Monday, July 2, 2012

"Beyond Tribal Loyalties," So Frightening a Thought

I know my words have been missing for a while but I often write to you as I move through my life here, my friends from other places who know they can find some of me here and you who perhaps wander in. I will start with a tale of the eventual futility of censorship, usually done by those who need the silenced discussion the most, but while the shutting of the doors on challenging ideas is an impossible task, the insult still hurts. So nu, Joan, I can hear my mother saying, what are you talking about?

Two weeks ago, the Australian Jewish Democratic Society, representing the progressive Jewish community of Melbourne, informed its members that Monash University, the second largest university in Melbourne, in the midst of a conference on Jewish culture and education, had  refused to allow a scheduled panel discussion based on a new anthology, "Beyond Tribal Loyalties: Personal Stories of Jewish Peace Activists," edited by Avaigail Abarbanel, to take place. This is a major university, a site of learning that sees itself I am sure as a citadel of academic freedom, but like so many other educational institutions, it feared alienating an influential source of donors.

The censored panel was going to hold an unauthorized discussion of the book and its silencing on another campus on another day and so Di and I made our way over the river, one of the dividing lines of this city, on a rainy cold Sunday at three in the afternoon. As we peered out from under our umbrella trying to find Building B, we noticed other people looking a little lost like ourselves but heading in the same direction. They, like us, kept glancing down at a sheet of paper giving directions. Using my New York sense that no one is an island when they are in the street, I smiled at one elderly couple and said, " are you from AJDS by any chance" and several heads bobbed yes. Slowly our little band grew, and once we found the room, we saw it was packed. As Availgail, the editor, said, the university had done the panel a favor because of the over 50 people packed into the room, a larger audience the  panel would have had at the conferenct itself. I knew some of the contributors, particulary Sivan Barak, a member of our Women in Black monthly vigil and who works hard to help Palestinian families to resettle here. I will not summarize the discussion other then to say several of the contributors, like Aviagail, were born in Israel, served in the Israeli army and at some point found the history they were helping to enforce, unbearable. How does one move beyond decreed borders of belief, how does one risk loosing the comforts of home, of becoming a "traitor" to assumed geographies, how does one continue work that at times, itsolates and earns such anger; the writers tells us of their passages. That afternoon, not every one in the audience agreed with all that was said, but the authors were given the hearing they deserved and that we all needed. We were also told that some other scheduled speakers had written letters of protest about the attempted erasure of the panel. Now the book is in your hands, and all proceeds of its sale are being donated to a mental health center for Palistinian children in Gaza: "Beyond Tribal Loyalties: Personal Stories of Jewish Peace Activists," edited by Avigail Abarbanel: Newcastle upon Tyne, Cambridge Scholars Publishing, 2012.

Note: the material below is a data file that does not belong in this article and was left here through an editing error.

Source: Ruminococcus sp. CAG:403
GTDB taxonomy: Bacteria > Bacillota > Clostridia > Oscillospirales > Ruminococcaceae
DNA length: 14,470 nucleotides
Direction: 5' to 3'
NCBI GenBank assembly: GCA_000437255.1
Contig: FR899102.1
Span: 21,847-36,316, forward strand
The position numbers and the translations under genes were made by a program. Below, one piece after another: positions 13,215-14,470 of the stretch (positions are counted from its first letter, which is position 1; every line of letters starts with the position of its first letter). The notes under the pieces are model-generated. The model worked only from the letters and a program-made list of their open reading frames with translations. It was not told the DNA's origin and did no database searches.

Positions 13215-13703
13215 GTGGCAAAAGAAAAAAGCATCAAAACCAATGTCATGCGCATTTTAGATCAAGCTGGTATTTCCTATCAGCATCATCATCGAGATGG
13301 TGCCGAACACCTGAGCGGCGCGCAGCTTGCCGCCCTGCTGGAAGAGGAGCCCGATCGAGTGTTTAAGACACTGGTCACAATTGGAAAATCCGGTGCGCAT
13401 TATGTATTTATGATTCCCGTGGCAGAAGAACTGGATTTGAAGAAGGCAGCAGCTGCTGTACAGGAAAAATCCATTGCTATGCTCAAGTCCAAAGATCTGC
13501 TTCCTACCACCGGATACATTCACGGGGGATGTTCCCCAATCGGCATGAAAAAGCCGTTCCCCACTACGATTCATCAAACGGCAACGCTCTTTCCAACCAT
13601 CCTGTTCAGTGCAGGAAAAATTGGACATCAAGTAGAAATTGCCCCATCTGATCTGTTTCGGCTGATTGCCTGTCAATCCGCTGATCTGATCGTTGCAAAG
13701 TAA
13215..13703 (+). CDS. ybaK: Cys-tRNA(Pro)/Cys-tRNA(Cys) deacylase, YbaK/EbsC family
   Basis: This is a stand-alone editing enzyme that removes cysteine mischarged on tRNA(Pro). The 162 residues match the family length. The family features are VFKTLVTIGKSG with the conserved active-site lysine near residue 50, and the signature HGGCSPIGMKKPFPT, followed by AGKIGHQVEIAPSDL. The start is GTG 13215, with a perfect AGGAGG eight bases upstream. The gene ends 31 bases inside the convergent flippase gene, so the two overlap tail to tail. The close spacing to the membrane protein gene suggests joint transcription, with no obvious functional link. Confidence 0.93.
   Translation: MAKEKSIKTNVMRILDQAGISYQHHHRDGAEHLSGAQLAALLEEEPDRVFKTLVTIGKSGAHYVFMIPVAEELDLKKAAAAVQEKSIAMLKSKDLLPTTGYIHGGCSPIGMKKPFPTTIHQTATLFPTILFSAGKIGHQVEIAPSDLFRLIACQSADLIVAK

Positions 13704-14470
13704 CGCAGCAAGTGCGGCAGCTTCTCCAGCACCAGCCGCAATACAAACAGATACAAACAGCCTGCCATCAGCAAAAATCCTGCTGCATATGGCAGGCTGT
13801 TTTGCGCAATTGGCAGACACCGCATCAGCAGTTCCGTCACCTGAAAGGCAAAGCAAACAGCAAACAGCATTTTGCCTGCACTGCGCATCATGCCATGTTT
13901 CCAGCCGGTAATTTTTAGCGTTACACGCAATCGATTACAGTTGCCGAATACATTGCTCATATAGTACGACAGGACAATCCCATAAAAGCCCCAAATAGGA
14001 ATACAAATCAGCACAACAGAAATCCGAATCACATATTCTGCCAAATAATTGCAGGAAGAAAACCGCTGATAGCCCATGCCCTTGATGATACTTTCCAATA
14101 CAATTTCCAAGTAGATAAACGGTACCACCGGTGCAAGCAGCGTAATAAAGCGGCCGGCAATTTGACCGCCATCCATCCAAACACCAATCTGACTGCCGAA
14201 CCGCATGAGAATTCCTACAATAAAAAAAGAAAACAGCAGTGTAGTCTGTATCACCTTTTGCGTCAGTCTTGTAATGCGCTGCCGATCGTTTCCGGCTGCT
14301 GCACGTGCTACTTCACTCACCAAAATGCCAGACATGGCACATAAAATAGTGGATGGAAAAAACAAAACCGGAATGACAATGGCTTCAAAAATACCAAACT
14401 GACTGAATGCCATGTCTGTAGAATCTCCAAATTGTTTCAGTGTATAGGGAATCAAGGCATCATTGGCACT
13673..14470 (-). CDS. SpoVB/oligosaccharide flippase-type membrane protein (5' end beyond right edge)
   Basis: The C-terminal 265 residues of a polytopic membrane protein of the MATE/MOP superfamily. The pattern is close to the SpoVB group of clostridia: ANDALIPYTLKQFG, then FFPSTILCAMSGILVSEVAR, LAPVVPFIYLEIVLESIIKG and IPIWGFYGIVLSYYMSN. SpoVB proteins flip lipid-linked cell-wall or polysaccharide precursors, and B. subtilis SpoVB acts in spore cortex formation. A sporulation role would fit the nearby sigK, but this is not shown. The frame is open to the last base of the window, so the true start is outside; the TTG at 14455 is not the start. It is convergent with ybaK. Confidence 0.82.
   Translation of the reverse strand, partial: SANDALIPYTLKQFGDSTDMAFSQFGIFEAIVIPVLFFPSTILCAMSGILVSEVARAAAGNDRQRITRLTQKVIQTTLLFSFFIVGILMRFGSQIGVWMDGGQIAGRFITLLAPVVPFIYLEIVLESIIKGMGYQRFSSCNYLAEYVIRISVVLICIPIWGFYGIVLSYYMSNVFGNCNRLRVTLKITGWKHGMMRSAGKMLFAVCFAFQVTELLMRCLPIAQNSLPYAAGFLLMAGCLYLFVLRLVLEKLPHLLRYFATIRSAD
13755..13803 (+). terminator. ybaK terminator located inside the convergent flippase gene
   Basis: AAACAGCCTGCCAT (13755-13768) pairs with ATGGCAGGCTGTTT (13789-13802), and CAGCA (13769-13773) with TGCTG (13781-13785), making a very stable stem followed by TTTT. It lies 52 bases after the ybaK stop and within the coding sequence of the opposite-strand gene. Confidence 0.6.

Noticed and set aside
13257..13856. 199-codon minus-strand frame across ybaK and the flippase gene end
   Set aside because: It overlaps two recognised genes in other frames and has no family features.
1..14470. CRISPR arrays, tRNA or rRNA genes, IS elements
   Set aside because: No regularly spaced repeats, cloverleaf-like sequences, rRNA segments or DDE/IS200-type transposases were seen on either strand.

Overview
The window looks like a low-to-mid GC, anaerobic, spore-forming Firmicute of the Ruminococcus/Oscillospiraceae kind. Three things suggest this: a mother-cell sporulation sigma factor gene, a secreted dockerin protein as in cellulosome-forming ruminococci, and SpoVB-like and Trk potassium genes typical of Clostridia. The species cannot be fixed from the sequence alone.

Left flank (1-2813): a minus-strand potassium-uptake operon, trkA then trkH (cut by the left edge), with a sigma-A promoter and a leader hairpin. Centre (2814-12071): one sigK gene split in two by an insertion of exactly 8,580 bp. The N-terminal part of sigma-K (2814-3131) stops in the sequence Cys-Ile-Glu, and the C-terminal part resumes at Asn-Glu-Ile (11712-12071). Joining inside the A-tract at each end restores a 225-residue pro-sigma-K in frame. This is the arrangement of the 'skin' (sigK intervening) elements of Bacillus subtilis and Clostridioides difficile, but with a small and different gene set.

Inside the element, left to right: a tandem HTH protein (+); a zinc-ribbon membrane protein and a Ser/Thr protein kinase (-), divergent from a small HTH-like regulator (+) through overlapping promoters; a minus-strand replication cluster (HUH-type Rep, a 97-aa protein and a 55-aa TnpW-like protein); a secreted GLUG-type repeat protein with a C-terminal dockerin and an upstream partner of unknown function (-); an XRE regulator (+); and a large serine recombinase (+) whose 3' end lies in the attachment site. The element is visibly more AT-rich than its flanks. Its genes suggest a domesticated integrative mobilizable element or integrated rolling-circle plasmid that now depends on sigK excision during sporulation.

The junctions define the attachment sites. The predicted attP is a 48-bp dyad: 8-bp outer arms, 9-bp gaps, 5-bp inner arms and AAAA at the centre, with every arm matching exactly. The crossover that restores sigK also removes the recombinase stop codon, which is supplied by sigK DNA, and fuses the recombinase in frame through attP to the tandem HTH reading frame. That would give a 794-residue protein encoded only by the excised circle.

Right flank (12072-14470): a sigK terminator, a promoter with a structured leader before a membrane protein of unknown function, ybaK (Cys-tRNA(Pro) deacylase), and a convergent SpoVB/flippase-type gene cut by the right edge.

Avigail Abarbanel's dedication: To my late grandmother Rivka, to Palestinian people everywhere, and to activists working for justice and human rights.

I just want to add the title of another anthology, "Wrestling with Zion: Progressive Jewish-American Responses to the Israeli-Palestinian Conflict," edited by Tony Kushner and Alisa Solomon, NY, Grove Press, 2003.

Books of dissent are coming thick and fast, the doors of the archives are open and never can we say we did not know.

The telling of this moment of resistance was to be my task tonight, but as usual, my friend Hannah from Haifa, expanded the moment. She wrote me this morning to tell of the work of a friend, Khulud Khamis, a Palestinian feminist who is a citizen of Israel. Khulud writes her moments of life in a blog, "Life in Fragments," and as soon as I read her words, I knew you must know of her work. What happens when moving on is not an option, when movement itself is one of the freedoms you loose. Again words that were not supposed to be heard, words from the occupied terroritories within and about one one. Let the words come, the tellings of contestation, of injustice, of resistance.

A bull-dozed Bedoine home, the work of the Israeli Defense Force, 2010 

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